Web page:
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Would it be wrong to force a rule onto someone else?

Discussion in 'The Ancient Way - Eastern Orthodox' started by Jackson Cooper, Sep 26, 2017.

  1. ArmyMatt

    ArmyMatt Regular Member Supporter

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    the transition is all about the Messiah. those rules and laws were there to keep God's people together and to keep them from becoming as pagan as the nations that surrounded them.
     
  2. Jackson Cooper

    Jackson Cooper Well-Known Member

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    So the rules are outdated in that their purpose has been accomplished? It seems as though 100% of atheists think Christians are being inconsistent when not obeying those laws, probably a consequence of reading individual Bible verses on the Internet.
     
  3. ArmyMatt

    ArmyMatt Regular Member Supporter

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    legal and cultural, yes. theological, no. if we love Christ, we keep His commandments.
     
  4. Jackson Cooper

    Jackson Cooper Well-Known Member

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    Is it because the 10 commandments are reiterated in the 2 highest of laws to love God and our neighbor? Or is it because those 10 commandments are special?
     
  5. Jackson Cooper

    Jackson Cooper Well-Known Member

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    Is there anything in the New Testament that makes it ok to force someone to not commit murder?
     
  6. ArmyMatt

    ArmyMatt Regular Member Supporter

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    both
     
  7. ArmyMatt

    ArmyMatt Regular Member Supporter

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    yes, when Christ is approached by the rich young ruler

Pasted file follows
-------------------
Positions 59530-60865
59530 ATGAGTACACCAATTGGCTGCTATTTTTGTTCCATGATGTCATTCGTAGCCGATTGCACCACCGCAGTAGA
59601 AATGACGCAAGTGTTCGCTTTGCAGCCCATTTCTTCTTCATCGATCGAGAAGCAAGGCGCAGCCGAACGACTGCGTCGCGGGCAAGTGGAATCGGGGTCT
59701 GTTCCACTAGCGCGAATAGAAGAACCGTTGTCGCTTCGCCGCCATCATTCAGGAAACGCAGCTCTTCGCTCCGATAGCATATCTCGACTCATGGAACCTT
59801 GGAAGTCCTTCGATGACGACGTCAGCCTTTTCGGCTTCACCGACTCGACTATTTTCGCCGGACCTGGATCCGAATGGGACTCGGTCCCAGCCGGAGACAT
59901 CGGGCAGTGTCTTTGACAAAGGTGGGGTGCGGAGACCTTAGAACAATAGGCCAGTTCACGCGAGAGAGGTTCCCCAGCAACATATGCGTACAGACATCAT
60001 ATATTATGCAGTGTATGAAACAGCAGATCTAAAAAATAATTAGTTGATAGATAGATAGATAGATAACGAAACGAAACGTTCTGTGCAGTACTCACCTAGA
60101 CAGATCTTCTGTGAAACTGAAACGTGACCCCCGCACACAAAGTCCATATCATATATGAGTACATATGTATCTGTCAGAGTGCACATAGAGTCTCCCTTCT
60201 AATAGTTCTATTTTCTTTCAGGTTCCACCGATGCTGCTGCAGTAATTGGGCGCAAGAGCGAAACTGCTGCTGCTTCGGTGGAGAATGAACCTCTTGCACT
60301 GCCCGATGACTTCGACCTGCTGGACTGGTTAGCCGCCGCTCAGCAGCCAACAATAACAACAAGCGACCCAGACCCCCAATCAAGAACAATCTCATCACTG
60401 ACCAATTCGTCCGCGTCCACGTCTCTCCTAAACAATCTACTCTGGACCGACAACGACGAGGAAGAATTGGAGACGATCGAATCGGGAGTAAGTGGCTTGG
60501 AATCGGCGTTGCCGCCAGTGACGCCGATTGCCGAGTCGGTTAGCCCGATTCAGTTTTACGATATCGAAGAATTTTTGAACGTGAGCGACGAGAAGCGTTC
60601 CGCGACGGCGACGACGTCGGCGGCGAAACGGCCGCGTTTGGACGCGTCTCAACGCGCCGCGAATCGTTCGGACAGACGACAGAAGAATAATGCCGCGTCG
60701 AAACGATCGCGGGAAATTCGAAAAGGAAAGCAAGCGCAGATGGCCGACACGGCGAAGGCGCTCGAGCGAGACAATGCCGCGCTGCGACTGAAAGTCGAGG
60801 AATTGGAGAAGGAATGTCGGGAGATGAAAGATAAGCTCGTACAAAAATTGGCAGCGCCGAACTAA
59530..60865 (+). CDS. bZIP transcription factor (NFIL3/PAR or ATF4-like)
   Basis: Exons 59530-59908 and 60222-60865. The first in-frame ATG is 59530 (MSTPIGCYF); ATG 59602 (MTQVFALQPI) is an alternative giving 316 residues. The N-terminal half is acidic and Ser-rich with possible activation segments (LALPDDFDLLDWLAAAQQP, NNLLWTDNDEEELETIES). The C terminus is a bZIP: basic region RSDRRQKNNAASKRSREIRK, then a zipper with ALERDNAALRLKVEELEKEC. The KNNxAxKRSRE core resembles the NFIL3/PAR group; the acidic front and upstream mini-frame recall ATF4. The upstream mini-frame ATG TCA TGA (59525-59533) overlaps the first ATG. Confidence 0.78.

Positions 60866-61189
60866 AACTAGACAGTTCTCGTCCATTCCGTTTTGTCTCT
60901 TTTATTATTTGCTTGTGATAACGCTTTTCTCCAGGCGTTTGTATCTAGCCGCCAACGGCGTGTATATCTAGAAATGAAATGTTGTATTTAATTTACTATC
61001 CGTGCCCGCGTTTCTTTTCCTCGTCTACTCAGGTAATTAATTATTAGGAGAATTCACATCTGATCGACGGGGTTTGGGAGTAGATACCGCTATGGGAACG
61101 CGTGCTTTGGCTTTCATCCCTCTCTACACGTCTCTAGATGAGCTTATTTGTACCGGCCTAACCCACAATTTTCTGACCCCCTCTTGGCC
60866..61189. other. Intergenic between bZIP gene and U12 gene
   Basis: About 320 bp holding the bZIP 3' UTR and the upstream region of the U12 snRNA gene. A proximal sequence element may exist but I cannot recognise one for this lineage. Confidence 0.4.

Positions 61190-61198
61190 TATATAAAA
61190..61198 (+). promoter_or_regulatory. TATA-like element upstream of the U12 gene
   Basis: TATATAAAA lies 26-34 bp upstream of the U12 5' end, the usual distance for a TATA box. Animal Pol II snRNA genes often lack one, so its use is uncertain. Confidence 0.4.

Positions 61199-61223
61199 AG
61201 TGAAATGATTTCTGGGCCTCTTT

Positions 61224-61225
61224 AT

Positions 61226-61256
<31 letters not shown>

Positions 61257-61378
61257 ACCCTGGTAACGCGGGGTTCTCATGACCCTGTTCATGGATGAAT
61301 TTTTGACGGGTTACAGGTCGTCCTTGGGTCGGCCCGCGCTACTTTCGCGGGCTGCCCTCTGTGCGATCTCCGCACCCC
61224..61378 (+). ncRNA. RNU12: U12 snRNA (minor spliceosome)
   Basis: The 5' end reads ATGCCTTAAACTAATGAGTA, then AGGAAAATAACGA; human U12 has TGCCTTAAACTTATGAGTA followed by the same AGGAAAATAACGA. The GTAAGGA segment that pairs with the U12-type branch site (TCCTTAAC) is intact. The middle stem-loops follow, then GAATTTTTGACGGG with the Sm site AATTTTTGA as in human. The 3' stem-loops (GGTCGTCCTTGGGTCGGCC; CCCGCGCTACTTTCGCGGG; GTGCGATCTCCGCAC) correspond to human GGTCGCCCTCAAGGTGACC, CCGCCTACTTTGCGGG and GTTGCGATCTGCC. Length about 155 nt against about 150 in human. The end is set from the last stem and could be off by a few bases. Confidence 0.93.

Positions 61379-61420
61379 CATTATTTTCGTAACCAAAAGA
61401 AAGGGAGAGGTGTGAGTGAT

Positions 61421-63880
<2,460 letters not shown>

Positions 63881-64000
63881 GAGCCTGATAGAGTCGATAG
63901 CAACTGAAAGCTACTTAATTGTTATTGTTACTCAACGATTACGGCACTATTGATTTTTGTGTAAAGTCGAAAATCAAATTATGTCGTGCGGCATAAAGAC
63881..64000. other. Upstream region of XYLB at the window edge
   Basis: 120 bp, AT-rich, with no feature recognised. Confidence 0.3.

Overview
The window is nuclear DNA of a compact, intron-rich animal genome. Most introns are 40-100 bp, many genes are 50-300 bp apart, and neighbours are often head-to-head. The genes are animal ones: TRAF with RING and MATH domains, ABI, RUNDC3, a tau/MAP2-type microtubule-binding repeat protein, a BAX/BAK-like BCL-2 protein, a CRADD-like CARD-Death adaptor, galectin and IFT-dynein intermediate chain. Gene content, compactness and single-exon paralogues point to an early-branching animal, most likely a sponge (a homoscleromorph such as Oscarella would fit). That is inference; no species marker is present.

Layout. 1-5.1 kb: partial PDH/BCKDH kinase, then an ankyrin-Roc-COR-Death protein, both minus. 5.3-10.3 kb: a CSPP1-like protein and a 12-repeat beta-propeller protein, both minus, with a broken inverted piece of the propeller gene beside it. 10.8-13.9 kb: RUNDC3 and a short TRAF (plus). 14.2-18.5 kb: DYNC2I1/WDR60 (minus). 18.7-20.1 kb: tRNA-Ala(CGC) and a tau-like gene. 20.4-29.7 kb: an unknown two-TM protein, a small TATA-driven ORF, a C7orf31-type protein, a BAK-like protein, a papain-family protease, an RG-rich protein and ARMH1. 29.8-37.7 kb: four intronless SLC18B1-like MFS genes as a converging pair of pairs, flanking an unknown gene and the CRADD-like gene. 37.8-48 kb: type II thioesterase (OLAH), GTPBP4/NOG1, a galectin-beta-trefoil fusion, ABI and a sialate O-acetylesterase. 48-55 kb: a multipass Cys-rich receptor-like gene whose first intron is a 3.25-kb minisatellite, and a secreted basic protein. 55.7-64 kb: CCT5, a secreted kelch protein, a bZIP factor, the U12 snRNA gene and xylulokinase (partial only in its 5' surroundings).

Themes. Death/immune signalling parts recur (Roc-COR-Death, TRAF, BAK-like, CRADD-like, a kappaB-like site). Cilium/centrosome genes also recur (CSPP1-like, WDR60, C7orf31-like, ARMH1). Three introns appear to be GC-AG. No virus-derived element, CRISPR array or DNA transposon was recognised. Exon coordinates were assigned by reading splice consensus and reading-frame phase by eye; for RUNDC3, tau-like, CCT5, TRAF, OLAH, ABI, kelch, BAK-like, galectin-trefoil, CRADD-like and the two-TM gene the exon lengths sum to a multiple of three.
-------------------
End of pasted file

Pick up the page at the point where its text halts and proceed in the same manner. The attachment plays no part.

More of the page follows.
8. Jackson Cooper

    Jackson Cooper Well-Known Member

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    I've long known about Matthew 19, but I didn't know he was a ruler. What was a ruler of?
     
  9. ArmyMatt

    ArmyMatt Regular Member Supporter

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    dunno, just that he was wealthy
     
  10. Jackson Cooper

    Jackson Cooper Well-Known Member

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    I don't think that's a good example of someone ruling in the New Testament.
     
  11. ArmyMatt

    ArmyMatt Regular Member Supporter

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    meaning he might not have been a ruler per say, but a young man with worldly wealth and power.
     
  12. Jackson Cooper

    Jackson Cooper Well-Known Member

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    I suppose John the Baptist would've said something if it were wrong, since he baptized centurions of an evil pagan empire.
    I am also bothered by the idea that we don't have an obligation to stop someone from committing murder or rape. I find nothing in the New Testament on that.
    My conscience has proven to be wrong the majority of times though. Guess I need to just stop listening to it.
     
  13. Jackson Cooper

    Jackson Cooper Well-Known Member

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    Your definitions were fine. If libertarians tend to be opposed to criminalizing infanticide, why would anarchists be any different?
     
  14. ArmyMatt

    ArmyMatt Regular Member Supporter